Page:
The Governance of Complexity
Edited by Kurt Dopfer
Chapter 12: Emergence and Diffusion of Disastrous Innovations – A Case Study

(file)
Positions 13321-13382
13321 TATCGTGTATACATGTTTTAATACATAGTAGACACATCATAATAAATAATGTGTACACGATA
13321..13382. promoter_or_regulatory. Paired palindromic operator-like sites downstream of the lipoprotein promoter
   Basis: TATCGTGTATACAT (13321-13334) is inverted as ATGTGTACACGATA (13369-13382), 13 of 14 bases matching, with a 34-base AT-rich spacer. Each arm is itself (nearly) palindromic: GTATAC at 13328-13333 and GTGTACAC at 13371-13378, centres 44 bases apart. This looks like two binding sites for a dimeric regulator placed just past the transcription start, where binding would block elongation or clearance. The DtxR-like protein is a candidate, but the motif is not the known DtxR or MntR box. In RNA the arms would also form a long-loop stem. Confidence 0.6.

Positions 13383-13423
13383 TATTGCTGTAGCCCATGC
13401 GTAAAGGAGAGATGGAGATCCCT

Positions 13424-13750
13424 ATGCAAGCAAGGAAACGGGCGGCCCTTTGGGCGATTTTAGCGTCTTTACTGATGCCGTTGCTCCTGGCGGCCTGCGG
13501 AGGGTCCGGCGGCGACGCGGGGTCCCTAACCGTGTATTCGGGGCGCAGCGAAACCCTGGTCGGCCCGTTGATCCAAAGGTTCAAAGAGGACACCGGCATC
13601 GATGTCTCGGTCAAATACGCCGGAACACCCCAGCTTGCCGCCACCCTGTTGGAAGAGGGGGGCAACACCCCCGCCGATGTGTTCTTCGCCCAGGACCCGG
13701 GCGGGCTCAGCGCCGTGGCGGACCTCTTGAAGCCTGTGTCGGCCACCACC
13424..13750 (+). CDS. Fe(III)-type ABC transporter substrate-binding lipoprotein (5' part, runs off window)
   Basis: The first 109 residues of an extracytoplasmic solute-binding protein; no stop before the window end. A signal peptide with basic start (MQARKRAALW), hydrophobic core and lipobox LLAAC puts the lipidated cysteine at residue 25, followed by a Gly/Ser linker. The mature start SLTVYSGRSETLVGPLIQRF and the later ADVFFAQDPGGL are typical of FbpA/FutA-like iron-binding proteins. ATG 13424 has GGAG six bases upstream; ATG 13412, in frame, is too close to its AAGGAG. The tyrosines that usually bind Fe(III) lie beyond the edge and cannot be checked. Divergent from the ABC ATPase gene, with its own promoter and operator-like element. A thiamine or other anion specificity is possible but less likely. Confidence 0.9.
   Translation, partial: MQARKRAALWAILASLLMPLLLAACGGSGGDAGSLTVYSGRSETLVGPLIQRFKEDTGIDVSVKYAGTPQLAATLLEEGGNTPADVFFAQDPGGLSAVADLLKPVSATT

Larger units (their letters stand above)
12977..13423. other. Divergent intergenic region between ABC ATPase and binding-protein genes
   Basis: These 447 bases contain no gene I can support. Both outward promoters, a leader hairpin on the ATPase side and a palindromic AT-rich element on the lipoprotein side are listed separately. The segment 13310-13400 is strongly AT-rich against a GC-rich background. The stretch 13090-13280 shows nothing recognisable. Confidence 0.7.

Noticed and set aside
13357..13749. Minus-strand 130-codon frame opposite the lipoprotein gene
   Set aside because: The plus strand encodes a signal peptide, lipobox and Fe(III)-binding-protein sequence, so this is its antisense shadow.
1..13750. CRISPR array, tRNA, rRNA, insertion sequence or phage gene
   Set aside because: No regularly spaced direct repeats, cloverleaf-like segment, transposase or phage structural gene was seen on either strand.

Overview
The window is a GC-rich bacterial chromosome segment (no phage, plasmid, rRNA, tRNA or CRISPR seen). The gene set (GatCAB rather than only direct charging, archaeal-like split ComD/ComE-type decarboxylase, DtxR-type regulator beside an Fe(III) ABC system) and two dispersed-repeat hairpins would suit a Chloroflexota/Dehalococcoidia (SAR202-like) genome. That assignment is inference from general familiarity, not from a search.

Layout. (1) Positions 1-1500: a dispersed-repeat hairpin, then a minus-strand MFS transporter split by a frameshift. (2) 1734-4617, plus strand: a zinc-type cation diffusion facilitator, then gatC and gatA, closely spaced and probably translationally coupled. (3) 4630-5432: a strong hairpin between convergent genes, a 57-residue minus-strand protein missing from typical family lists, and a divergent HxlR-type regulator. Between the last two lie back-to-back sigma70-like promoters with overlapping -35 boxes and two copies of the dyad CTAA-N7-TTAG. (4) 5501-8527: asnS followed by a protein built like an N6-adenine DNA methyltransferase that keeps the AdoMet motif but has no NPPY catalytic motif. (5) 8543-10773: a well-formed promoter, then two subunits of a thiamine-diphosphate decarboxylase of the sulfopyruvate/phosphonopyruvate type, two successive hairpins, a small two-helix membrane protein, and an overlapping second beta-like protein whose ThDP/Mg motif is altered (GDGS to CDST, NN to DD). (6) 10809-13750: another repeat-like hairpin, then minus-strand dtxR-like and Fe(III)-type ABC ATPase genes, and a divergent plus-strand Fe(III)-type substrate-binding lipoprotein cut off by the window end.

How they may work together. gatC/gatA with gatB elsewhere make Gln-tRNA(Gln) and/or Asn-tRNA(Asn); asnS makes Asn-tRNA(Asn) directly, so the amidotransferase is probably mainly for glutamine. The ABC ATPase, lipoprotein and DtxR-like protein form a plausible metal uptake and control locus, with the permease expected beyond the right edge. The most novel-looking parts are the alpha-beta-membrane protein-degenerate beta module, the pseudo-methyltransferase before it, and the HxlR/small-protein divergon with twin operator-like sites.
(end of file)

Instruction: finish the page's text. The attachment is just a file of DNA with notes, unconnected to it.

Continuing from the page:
12. Emergence and diﬀusion of disastrous innovations – a case study Reiner Peter Hellbrück1 INTRODUCTION The central statements are the following: (a) If the ‘circumstances correspond with each other’, then and only then there can be innovations.2 Thesis (a) says that there have to be various conditions present and met so that their combination is suﬃcient for an innovation. The following conditions are met in the case study: (b) the increase of knowledge is essential, nonetheless it is not yet suﬃcient to explain the emergence and diﬀusion of the organisational innovation; (c) the organisational innovation corresponds to the preferences of decision makers and supporters; (d) the danger of disastrous consequences for competing ﬁrms adopting an organisational innovation are not suﬃcient to prevent its diﬀusion; (e) regarding the broader consensus about the societal advantages of an organisational innovation, the potential harm to business can be neutralised and moreover transformed into a competitive edge. Case studies are only rare in economics. Usually the method of the participating observation is chosen. This case is diﬀerent; it relates to the author’s own personal work experience in the German health-care system. This working experience relates to the years 1998 until 2000 and the author also participated actively in some projects. The time-frame before July 1998, which is the main focus of this analysis, has neither been actively inﬂuenced nor aﬀected by the author. The focus is an organisational innovation and accompanying improvement innovations in diabetes care...
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